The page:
Beyond the adjectives.

Dear friends,

It is the evening of Thanksgiving as I write this. I’m sitting in a comfortable chair by the window, which is slightly cracked so I can hear the rain. Kate is asleep, gripped by a long nap that won’t seem to release her. Her roommate, Houda, is sitting beside her in bed, glued to her laptop where she’s spent most of the afternoon typing furiously. Parker is stretched over the loveseat in the kitchen, eating cheese and crackers. Two of our visitors, Lusy and Barb, are at the kitchen island drinking hot tea and eating creme brulee. Doug and another visitor, Kristina, are in the den, talking tennis.

Life is perfect.

A year ago as I fretted over my oldest child leaving for college, I never could have dreamed our Thanksgiving holiday would bring us a houseful of international guests and so much joy in seeing my sweet CupKate cross our threshold again. I didn’t know then that different, as in my life is going to be so different when Kate leaves, often means lovely if you can scrounge up just an ounce of patience.

I kept my camera close by most of the day to catch the memories. I snapped this shot of Kate’s roommate:

And this shot of everyone filling their plates:

And this shot of us gathered around the table:

And this shot of a new dessert recipe I tried:

And this shot of my dinner plate because oh lordy:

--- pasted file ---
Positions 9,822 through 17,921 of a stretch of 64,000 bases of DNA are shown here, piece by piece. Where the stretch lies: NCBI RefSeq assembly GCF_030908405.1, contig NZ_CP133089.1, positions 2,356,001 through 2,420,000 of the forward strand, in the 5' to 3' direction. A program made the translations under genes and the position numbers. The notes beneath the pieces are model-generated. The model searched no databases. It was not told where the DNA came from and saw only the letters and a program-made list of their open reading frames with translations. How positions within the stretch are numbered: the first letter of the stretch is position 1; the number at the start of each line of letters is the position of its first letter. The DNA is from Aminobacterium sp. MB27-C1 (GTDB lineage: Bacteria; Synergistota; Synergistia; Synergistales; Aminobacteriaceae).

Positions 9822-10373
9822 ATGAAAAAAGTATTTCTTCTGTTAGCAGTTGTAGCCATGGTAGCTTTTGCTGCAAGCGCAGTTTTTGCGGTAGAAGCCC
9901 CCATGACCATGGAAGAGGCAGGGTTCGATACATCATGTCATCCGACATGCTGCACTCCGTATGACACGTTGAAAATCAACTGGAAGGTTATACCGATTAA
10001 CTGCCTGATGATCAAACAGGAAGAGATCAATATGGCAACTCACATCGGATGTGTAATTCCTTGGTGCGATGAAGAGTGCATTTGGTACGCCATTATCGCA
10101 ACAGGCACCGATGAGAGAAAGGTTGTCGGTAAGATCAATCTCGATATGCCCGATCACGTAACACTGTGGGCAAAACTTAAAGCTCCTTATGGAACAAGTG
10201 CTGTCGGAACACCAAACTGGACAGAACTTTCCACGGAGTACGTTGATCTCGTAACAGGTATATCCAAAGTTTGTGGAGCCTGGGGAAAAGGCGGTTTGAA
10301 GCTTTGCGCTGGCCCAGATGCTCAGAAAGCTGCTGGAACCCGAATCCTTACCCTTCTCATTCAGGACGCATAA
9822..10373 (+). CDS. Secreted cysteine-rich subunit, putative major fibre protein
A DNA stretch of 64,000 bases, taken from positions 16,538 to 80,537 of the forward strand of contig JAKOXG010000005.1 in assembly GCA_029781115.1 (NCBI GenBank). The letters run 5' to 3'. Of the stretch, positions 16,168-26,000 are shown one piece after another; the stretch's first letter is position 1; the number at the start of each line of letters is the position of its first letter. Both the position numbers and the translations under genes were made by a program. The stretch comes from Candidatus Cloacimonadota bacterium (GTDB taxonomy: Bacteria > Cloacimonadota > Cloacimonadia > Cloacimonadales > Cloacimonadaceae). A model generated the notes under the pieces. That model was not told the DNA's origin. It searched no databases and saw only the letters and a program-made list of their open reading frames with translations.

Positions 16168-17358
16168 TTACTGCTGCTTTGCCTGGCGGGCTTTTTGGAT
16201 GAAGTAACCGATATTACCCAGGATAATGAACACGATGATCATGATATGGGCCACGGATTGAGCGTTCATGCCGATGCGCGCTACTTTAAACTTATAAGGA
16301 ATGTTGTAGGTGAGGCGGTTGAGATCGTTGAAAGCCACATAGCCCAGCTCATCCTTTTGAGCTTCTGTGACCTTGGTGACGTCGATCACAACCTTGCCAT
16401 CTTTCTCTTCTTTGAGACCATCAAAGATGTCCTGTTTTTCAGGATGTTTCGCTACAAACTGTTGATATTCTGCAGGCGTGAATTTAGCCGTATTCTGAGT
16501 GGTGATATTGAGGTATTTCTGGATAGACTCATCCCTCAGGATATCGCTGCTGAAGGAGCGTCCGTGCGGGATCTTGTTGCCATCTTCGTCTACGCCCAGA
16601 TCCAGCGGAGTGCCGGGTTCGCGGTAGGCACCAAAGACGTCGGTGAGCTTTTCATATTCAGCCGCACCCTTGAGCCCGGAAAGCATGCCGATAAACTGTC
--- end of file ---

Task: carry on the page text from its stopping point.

After our meal we all crowded into the den, where the Tryptophan worked its magic and I fell asleep on the floor and missed half the video the girls had chosen.

Later, Mr. Mom and I rallied just long enough to do the dishes before collapsing in the den again for more television, more food, more laughter, more everything wonderful.

Speaking of wonderful, that’s the word the girls keep using to describe my cooking. The turkey, the leek bread pudding, the ginger cake with cinnamon whip, the creme brulee, the spiced cranberries, the brown sugar and ginger mini cheesecakes — it was all wonderful today. I joked I would have to teach them more English adjectives and they joked I would have to teach them to cook.

Perhaps, but tomorrow I’m teaching them the art and science of Black Friday shopping. We’re headed to St. Louis for treasures unknown.

Those of the known variety, however, are right here with me during this precious moment in time.

With gratitude {for a life marked by more adjectives than wonderful can begin to describe},

Joan, who will be wearing her sweat pants and athletic shoes during Black Friday shopping because you never know when you might need to break into a full-out sprint

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